Current mood: rejuvenated
I just got home within the hour from the closing ceremonies and the post-closing ceremonies from this year's Three Rivers Storytelling Festival. As usual, my mind was full to exploding with cool stories, humorous reflections, musings on the deeper meaning of life, and the sheer joy of hanging out with intelligent, likable people.
To this day, I recall one take-home idea from the 2008 festival, teller Dan Keding's observation that "You cannot hate a man if you know his story." Think how much of the world's misery could be avoided or nullified by applying this simple idea. The more you know about how someone you don't like thinks, the easier it is to accept what they're trying to do. This does not universally apply, but the so-common type of hate and bad mojo based on ignorance and fear could be much lessened, if only some good storytelling could be injected into the situation.
The evening's last story featured storyteller Michael Parent describing an almost fist-fight between a 220-pound galute, and a 130-pound stringbean. The skinny guy, who'd done as much detention in school as the galute, also knew how to push the big guy's buttons, and further knew that he needed a "Bugs Bunny moment", to come up with a brilliant idea under pressure that would not only defuse the fight, but win the confrontation. In telling the story, which had the big guy challenge the skinny guy to any contest he could come up with if he wasn't actually going to fight, which he declined because he knew he'd lose, the teller recited two full minutes of John Milton's Paradise Lost, from memory. This in itself was priceless, something that few humans outside of a third-year college English course might ever get to experience. Yet it was an integral part of both the plot of the story and the telling of the story.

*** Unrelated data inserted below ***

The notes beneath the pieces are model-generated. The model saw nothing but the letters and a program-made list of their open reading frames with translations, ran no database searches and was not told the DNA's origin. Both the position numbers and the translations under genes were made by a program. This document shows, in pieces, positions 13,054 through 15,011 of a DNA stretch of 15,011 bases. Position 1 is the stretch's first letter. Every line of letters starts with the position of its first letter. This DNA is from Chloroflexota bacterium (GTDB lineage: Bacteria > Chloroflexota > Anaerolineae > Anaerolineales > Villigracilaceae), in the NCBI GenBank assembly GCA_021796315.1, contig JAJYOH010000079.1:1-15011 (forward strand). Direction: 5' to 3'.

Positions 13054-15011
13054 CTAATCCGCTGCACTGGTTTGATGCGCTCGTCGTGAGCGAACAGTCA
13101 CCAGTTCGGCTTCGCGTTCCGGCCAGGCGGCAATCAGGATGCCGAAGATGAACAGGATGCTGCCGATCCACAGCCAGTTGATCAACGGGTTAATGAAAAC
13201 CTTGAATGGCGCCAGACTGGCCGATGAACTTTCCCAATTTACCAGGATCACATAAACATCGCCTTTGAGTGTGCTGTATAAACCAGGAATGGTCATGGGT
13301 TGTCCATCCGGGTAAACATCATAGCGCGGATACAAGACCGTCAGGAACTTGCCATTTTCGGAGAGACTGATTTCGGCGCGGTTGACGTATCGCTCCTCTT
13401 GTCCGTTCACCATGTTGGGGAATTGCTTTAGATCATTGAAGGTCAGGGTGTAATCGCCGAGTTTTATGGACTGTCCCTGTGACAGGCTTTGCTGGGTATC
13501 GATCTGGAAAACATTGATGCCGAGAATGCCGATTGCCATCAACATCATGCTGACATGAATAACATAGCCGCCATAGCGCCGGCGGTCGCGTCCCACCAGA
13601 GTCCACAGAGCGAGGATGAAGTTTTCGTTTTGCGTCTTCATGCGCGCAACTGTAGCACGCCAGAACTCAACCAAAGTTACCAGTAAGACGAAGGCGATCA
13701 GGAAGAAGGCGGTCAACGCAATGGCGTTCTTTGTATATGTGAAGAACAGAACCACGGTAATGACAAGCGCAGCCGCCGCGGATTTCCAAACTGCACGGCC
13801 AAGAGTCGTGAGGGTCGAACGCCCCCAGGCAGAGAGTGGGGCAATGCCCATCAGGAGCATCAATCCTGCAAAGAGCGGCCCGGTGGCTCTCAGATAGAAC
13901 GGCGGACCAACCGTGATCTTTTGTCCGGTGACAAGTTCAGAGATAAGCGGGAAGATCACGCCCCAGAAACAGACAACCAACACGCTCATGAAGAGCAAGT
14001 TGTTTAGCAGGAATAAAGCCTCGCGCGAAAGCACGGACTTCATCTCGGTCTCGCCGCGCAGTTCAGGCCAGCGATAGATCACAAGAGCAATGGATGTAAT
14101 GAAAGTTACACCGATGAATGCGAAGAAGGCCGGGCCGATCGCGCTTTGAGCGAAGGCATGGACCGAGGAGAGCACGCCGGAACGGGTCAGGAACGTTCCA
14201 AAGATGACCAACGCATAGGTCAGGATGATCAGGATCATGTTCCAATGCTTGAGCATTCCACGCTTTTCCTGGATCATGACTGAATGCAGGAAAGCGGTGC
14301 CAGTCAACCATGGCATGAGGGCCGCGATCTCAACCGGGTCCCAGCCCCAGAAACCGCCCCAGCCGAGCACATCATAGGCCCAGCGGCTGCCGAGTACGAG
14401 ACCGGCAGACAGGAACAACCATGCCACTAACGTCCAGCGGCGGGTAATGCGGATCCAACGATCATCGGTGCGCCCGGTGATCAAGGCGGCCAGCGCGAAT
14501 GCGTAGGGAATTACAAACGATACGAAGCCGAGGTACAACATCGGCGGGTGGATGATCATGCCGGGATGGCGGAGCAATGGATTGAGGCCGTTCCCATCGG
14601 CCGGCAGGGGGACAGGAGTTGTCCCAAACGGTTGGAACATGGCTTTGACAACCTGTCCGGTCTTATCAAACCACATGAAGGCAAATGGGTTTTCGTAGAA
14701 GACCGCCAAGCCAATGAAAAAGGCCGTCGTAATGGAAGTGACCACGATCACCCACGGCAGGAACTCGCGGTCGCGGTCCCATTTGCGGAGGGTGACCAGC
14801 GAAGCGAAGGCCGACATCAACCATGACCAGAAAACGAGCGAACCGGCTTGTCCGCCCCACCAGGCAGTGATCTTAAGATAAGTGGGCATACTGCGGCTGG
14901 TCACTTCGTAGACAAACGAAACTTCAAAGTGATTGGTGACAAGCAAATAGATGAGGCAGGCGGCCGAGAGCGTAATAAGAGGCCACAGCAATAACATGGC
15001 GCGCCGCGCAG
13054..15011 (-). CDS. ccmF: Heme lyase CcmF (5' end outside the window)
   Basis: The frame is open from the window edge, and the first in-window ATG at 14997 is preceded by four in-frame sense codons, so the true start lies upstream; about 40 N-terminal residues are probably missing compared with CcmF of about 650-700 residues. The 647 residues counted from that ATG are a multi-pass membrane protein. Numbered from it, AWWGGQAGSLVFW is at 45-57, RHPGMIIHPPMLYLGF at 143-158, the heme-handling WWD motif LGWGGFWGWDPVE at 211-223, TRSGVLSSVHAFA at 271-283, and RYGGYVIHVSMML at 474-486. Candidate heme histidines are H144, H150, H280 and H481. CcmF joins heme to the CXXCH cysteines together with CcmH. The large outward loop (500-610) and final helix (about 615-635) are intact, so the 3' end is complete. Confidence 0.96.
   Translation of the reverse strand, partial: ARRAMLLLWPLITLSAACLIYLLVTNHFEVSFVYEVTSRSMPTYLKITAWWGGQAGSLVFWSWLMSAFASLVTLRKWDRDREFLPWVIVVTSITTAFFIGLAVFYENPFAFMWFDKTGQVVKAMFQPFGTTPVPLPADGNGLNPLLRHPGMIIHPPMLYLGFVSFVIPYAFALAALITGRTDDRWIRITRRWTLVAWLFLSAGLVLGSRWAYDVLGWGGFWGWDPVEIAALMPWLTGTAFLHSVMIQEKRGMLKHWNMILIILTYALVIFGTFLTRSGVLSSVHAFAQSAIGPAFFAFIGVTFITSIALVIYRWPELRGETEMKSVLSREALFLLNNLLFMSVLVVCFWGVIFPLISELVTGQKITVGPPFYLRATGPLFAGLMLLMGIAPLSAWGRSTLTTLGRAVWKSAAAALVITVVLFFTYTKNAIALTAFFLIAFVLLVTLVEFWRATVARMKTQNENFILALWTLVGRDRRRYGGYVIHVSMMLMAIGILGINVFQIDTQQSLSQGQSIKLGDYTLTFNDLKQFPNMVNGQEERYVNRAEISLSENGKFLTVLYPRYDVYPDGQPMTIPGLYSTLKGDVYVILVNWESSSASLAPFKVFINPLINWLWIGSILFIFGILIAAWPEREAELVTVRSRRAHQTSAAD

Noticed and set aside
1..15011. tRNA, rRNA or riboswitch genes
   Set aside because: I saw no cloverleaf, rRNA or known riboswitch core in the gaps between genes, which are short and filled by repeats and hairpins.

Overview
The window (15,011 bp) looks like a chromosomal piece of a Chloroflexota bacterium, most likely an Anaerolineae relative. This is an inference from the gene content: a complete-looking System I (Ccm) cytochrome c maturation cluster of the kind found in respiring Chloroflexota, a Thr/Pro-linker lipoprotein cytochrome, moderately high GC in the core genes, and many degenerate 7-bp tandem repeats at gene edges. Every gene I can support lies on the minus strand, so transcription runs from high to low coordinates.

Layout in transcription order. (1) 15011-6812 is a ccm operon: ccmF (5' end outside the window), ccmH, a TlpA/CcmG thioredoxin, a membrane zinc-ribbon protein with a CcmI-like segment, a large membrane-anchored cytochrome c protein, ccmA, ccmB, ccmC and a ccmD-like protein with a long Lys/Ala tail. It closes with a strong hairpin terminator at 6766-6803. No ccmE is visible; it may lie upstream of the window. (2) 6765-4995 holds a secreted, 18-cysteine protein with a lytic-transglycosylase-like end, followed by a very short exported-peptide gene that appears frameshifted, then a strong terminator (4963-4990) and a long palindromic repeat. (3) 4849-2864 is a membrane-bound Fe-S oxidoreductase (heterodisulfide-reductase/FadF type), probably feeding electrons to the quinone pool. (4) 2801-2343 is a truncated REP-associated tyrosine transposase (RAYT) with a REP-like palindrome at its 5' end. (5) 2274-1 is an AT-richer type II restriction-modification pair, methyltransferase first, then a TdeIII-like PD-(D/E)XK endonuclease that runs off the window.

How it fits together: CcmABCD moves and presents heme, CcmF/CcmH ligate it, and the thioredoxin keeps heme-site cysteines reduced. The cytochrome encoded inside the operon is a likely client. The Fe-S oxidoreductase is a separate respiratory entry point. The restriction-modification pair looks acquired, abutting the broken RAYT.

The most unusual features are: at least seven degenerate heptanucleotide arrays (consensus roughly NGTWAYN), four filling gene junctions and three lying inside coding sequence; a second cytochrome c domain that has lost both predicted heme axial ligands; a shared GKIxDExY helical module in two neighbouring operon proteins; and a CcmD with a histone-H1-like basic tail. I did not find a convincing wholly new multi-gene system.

Earlier in the day, Mark Twain impersonator Charles Kiernan took us to the second half of the 19th century, and became Twain. He explained how he went out and found the measels and survived them, how while working for his brother he took on the other newspaper in town and greatly increased both papers' circulations, how he got to be a true licensed river pilot and learned a lot about learning on the way, and finally how he got into serious writing.
What matters here is that so few people attend these sorts of festivals. For all the crap on the TV and radio and Internet, here was something that could benefit everyone, all simply free for the showing up and sitting still for a half hour at a time.
Anyone can tell a story. Anyone can listen. It's the oldest form of entertainment known to man, the simplest, as well as the most sincere, the most intimate, and the most powerful in its effect on people. It goes on all the time, everywhere, but if you can get to a local festival, you can see how well it can be done. It will be certainly worth your while.